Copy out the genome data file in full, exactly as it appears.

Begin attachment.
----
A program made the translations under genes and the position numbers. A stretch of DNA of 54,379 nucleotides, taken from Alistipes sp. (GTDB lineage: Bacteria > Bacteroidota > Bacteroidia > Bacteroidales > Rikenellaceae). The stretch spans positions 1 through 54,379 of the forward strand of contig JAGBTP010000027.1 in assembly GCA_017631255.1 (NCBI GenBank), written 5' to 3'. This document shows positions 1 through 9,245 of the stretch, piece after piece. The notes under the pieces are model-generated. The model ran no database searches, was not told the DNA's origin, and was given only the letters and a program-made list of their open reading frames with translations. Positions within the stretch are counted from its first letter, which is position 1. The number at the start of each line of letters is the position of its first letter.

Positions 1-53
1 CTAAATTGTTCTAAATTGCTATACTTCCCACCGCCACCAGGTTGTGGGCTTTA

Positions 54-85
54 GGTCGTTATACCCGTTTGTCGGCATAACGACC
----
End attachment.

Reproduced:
A program made the translations under genes and the position numbers. A stretch of DNA of 54,379 nucleotides, taken from Alistipes sp. (GTDB lineage: Bacteria > Bacteroidota > Bacteroidia > Bacteroidales > Rikenellaceae). The stretch spans positions 1 through 54,379 of the forward strand of contig JAGBTP010000027.1 in assembly GCA_017631255.1 (NCBI GenBank), written 5' to 3'. This document shows positions 1 through 9,245 of the stretch, piece after piece. The notes under the pieces are model-generated. The model ran no database searches, was not told the DNA's origin, and was given only the letters and a program-made list of their open reading frames with translations. Positions within the stretch are counted from its first letter, which is position 1. The number at the start of each line of letters is the position of its first letter.

Positions 1-53
1 CTAAATTGTTCTAAATTGCTATACTTCCCACCGCCACCAGGTTGTGGGCTTTA

Positions 54-85
54 GGTCGTTATACCCGTTTGTCGGCATAACGACC